Great play, bad film: fine performances stymied by screenplay.
An endlessly meandering Australian drama set mostly inside a brothel during a single day, Birthday has its origins – rather too obviously – in a stage play by the film’s writer-director, James Harkness.
An examination of love, sex and faith in a hard-bitten world, the film has a heart and a trio of fine performances from Natalie Eleftheriadis and the always highly watchable Kestie Morassi (Zarah Garde Wilson in Underbelly) as Emma and Lily, two sex worker friends, and Richard Wilson as Joey, a shy young man in crisis. But what seem to be good intentions are undone by slack pacing, a low octane bordering on non-existent narrative and a serious lack of dramatic juice that shows the writer hasn’t given nearly enough thought about how to effectively reconfigure his stage production for the big screen.
In place of cause and effect interactions that advance the story we get a seemingly endless stream of intimate conversations, where characters tell each other how they feel rather than showing it through their actions. As much as I wanted to be moved by Eleftheriadis, who played the role on stage, there’s never the dramatic context needed to make her fine acting meaningful.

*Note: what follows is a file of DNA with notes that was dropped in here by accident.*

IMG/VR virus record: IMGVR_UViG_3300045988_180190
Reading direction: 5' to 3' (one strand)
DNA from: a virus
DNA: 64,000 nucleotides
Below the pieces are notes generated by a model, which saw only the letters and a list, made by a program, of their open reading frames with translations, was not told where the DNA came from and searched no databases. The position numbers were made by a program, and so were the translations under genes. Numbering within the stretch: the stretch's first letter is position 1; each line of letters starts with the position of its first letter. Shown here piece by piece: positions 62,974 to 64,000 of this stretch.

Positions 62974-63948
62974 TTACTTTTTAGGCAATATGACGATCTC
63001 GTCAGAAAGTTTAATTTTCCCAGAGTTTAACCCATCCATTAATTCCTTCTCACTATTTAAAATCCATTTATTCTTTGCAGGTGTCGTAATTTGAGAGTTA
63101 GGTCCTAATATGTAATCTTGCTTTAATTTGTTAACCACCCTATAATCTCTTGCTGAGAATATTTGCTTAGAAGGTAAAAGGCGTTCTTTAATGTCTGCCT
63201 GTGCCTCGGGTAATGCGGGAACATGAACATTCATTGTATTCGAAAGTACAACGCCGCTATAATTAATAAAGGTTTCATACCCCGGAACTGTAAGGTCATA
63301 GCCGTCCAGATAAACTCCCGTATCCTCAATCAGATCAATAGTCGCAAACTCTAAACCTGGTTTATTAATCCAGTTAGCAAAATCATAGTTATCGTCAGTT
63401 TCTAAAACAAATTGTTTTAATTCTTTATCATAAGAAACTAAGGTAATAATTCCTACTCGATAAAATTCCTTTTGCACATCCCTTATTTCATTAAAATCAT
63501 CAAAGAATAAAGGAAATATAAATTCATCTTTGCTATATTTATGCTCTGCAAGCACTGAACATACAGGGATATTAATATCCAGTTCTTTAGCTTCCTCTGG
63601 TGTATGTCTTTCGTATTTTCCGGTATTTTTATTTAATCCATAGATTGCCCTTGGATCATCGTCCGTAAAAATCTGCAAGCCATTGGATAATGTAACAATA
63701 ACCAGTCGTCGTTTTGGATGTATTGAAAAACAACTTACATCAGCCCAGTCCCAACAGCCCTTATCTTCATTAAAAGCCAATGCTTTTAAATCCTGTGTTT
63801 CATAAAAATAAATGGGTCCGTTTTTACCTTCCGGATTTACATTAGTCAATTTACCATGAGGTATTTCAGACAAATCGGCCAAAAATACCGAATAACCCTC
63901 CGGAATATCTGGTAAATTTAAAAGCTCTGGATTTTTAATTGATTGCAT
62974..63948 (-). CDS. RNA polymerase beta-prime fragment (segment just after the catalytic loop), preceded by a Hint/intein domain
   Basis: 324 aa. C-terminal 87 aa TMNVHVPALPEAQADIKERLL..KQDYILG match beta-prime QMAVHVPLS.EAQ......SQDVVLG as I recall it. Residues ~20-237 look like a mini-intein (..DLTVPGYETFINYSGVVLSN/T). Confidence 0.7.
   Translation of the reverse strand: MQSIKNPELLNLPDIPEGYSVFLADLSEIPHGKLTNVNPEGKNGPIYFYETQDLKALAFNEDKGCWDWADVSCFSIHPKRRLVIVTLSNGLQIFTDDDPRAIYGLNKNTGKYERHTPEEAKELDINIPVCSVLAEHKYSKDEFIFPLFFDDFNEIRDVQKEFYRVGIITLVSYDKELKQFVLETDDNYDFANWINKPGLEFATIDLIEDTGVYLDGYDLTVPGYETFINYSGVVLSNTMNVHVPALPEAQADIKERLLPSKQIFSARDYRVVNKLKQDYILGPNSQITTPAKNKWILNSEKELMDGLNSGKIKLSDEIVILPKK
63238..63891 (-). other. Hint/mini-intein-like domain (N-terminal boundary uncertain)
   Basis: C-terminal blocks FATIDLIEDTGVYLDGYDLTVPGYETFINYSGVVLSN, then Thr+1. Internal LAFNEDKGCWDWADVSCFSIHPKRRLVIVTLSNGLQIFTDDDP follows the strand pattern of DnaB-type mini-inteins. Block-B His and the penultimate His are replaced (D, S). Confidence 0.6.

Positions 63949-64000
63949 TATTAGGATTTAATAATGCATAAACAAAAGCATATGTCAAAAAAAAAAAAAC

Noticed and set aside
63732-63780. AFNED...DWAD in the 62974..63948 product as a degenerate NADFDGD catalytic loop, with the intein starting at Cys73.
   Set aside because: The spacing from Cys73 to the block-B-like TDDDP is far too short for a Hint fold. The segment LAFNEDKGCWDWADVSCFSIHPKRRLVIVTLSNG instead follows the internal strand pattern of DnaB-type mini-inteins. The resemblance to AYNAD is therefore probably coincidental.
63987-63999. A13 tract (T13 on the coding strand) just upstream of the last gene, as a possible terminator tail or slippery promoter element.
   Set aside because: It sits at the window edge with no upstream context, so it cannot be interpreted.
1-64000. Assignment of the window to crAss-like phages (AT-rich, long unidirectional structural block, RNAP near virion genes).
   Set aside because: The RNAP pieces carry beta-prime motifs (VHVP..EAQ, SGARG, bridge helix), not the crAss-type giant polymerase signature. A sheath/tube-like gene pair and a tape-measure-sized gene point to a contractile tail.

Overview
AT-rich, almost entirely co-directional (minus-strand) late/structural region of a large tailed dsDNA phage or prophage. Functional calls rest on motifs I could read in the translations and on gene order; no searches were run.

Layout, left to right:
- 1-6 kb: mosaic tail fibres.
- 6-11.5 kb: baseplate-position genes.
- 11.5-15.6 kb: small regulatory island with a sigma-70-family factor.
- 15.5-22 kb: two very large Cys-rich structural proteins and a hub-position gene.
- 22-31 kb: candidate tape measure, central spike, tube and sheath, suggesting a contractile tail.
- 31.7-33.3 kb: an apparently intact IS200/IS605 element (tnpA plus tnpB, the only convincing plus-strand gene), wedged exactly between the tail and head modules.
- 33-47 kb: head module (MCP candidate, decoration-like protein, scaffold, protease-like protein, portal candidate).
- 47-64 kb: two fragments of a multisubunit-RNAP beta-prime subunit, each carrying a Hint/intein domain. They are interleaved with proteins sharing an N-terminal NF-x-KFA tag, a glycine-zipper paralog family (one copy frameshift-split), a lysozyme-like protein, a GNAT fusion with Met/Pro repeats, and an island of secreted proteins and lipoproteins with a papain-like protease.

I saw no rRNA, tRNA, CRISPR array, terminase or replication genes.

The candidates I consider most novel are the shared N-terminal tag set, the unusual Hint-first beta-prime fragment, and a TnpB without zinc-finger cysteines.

This article appeared in the November, 2011 issue of Limelight Magazine.
What are your thoughts on this article? Have your say and leave your comments below.
Please read our guidelines on commenting
. Offending posts will
be removed and your access may be suspended. Abusive or obscene language will not be tolerated. The comments below do not necessarily
reflect the views or opinions of Limelight, Haymarket Media or its employees.